My teenage daughter was curious as to why I was reading an old classic, especially one of JA novels not very known, convinced that such as book would be boring without the fast-paced, kill-and-blow up-everything type of "actions" as in the Hunger Games series, which teenagers tend to mass to. I told her that it's not the "actions" but the characters that are so interesting and a build up of a aching love story around those characters. These characters, I swear, are people just like those around all of us: the chronic complainer, whiner (Mary); good warm-hearted couples (The Crofts); cold-hearted, status-seeking people; cruel, manipulative, devious people (Mr. Elliot); true and honest friends (Mrs. Smith); giddy and light-hearted friends (Louisa and Henrietta); lost and suffering friends (Mr. Benwick). I told her the "actions" are a different type of "actions", one of yearning for a happy ending between two people. When I gave her a brief summary, surprisingly she pushed me to read faster; she couldn't wait to hear about what happens in the end to Anne and CW ...and Mr. Elliot. I told her everything turned out beautifully. And she promised to read this book too. What girl isn't attracted to a good LOVE story.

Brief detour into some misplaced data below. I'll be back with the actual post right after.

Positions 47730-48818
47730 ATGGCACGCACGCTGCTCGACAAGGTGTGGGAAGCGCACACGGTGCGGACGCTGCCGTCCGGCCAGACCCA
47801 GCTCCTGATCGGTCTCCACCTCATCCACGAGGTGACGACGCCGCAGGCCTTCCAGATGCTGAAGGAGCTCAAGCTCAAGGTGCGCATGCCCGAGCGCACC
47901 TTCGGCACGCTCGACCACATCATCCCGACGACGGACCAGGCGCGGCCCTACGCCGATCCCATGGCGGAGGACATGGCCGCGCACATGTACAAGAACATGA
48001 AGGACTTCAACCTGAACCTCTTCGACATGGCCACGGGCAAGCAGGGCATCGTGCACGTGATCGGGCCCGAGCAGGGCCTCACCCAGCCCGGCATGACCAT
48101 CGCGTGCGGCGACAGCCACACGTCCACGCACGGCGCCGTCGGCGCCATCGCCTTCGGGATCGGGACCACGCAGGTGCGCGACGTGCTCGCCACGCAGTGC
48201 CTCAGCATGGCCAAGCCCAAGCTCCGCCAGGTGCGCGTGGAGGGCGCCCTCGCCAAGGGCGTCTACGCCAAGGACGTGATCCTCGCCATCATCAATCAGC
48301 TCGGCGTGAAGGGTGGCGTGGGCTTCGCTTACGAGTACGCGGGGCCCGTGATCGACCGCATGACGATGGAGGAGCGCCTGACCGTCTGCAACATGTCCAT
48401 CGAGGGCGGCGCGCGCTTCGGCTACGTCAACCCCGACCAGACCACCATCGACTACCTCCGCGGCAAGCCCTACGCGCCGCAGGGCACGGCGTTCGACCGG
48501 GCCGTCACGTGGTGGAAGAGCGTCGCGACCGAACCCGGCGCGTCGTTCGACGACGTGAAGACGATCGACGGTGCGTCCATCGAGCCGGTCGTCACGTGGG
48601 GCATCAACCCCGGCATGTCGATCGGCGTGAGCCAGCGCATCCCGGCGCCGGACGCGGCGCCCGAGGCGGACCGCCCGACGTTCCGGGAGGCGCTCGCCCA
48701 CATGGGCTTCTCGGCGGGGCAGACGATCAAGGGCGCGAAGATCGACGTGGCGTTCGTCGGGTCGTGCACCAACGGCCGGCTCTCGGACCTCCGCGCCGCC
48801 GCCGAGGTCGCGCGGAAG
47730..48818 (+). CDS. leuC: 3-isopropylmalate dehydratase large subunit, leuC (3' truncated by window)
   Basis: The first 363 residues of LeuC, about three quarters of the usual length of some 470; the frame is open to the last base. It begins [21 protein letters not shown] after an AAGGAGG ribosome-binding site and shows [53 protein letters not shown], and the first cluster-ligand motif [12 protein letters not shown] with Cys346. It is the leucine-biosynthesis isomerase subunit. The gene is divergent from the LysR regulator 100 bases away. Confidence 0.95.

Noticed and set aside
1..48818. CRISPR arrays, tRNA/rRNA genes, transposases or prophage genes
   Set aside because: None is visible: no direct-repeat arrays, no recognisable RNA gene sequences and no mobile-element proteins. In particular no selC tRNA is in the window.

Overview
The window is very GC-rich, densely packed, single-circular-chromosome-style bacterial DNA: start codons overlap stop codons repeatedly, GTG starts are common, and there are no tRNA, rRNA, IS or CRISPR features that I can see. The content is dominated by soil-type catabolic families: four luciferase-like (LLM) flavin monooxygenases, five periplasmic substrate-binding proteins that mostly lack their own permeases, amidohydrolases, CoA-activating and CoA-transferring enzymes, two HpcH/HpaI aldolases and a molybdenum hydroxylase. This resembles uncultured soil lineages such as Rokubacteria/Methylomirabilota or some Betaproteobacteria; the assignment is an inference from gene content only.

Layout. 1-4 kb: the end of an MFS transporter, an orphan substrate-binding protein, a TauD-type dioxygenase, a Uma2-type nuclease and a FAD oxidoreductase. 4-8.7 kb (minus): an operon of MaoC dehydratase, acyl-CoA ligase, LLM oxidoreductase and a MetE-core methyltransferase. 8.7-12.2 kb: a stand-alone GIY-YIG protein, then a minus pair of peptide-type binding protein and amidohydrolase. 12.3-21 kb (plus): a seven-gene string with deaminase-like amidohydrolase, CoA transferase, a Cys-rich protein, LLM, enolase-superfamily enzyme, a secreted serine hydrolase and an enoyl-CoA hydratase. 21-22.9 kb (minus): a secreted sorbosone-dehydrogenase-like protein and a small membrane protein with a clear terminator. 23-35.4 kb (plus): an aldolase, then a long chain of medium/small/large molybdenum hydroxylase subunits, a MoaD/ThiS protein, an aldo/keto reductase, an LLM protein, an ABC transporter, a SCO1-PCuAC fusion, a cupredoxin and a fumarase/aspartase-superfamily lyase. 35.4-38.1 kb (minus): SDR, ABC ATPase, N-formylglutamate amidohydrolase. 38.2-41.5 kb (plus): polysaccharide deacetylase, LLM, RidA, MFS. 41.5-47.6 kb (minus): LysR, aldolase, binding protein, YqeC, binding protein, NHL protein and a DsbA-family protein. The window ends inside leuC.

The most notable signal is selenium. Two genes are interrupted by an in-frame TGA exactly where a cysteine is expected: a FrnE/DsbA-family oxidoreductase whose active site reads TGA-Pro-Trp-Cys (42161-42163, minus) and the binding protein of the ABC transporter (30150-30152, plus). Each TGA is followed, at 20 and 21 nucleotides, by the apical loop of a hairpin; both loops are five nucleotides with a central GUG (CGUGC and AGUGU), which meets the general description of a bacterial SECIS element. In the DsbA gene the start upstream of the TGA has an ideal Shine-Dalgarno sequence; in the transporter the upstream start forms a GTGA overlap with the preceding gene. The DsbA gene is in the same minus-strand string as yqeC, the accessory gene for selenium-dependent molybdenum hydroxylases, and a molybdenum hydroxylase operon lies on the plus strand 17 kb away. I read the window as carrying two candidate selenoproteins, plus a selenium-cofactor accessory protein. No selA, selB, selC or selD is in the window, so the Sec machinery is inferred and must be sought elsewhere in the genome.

Thank you for holding this read-a-thon. I would have never even attempted this and finished it without your encouragement, Heidi's and all the other readers'. It's amazing that people halfway across the world could connect through the sentiments of one book.
    Really hope you will be hosting another read-a-thon soon. Until then...take care^^

    1. Kim,
      Congratulations!!! :) *I'm laughing* Isn't this chapter absolutely beautiful? It's probably my favorite in all of Austen. Simply breathtaking and so romantic.

      You're right. I think a primary reason JA's works are still read and loved so much is in how well she delineated character -- times change, cultures are each different, but people everywhere still have similar struggles and decisions and trials and joys -- and Austen was such a master at capturing all of it. I'm so glad your daughter is now interested, too!

      And you're welcome! I'm so truly happy to have had you along, Kim. :) When/if I do another read-along, I'd be delighted to have you and I hope all continues well with you, too!